As a Kindle user, I was very excited when Amazon announced the Paperwhite Kindle. Who wouldn’t want a wonderful Kindle that keeps the e-ink technology, but adds a light and a whiter background? Unfortunately, the Paperwhite just didn’t deliver for me.
I have been reviewing and using Amazon Kindles since the first one appeared in 2007. Although I also own an Amazon Fire HD and an Apple iPad, I prefer reading on the Kindle. After, a full day of starting at a computer screen, my eyes are usually too tired to read a paper book. Reading on the Fire or the iPad is hard on the eyes, just like reading on the computer screen. So in the evening, I pick up my Kinde. Its e-ink technology is easier on my eyes.
There are two problems with the regular Kindles. First, the background is gray rather than white and second, in a dark room, you need an external light, like a lamp. Recently, Amazon announced the Paperwhite Kindle, an e-ink reader that was to solve these two problems. To be honest, I was extremely excited, until the Paperwhite was delivered. Now I am extremely disappointed.
The 6” Paperwhite is thin and light and has better text clarity than previous Kindles. The touch screen is also more responsive than previous touch screen Kindles. It has all of the functionality of previous Kindles pertaining to reading. So you can adjust the size of the text, find the meaning of words, highlight passages. The Paperwhite even lets you choose from eight different type faces. It also lets you read in bed at night without a lamp or external light. However, the Paperwhite has some flaws and omissions that I find unacceptable.
The screen is lit by four LED lights located at the bottom of the screen. These produce four gray blotches on the screen. (shown below). When reading a book, these blotches extend all the way into the last line of text. I also find that at full brightness (which is the only way to produce a white background) the entire screen is slightly blotchy. Amazon says that this is normal, but to me it is very distracting.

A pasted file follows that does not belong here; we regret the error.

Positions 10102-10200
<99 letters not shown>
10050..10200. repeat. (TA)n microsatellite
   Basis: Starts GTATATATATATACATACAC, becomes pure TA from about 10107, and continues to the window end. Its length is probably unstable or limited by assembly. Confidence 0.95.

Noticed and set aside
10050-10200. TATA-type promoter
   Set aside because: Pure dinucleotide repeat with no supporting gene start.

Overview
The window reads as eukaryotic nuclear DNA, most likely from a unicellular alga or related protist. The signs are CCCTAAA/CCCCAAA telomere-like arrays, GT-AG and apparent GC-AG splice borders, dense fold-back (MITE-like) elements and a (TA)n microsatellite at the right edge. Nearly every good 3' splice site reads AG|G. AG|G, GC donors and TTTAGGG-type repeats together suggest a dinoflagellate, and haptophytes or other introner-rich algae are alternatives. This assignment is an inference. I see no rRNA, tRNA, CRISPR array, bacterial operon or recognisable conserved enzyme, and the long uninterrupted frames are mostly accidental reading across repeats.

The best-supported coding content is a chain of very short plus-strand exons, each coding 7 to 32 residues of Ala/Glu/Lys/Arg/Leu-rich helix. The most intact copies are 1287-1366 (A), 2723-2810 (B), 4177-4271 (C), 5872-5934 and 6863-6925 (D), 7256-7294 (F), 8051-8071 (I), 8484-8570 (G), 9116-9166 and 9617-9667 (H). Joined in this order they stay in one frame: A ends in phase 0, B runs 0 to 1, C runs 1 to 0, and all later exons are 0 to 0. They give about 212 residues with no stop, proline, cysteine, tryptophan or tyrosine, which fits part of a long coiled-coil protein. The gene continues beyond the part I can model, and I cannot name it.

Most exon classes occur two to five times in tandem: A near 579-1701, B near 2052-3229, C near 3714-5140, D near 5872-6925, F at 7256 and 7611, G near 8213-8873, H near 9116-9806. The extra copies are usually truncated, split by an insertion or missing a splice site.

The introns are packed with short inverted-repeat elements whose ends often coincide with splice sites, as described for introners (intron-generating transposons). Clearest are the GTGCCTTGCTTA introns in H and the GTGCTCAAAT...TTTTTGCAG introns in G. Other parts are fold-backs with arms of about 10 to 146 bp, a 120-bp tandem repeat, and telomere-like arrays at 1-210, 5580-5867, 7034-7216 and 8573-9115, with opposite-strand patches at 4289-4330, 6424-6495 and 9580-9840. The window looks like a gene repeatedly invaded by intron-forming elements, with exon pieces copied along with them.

In the Paperwhite, as well as in the $69 touch screen Kindle, Amazon has completely removed the audio capabilities. There are no speakers. And that is a shame. With the Paperwhite, you cannot listen to audio books or have the Kindle read the text to you. You also cannot use Whispersync for Voice, which lets you seamlessly switch between listening to the Audible audiobook and reading the companion Kindle book right where you left off – an outstanding feature that is available for the Kindle Fire and older Kindles that have audio capabilities.
The Kindle Paperwhite starts at $119 (with ads) for the WiFi model. The WiFi+3G model is $179. As with other Kindle products, you will see ads as your screensaver unless you pay Amazon an additional $20 to turn them off. They will not, however, interfere with your reading in anyway.
Although the Kindle Paperwhite has great screen clarity and lets you read in a dark place, there is a price to pay for these. Amazon says they are normal, but the screen blotchiness and the four gray blemishes at the bottom of the screen are obvious and distracting. This greatly detracts from the goal of making the reading experience more like reading a paper book.
Removing the audio capabilities allows the reader to be thinner and lighter, but at a great cost to those who love audio books, who are used to using speech-to-text, or who want to take advantage of Amazon’s Whispersync for Voice.
If you are willing to overlook these problems and omissions, you will be happy with the Paperwhite. Otherwise, follow my lead and take a pass on this one.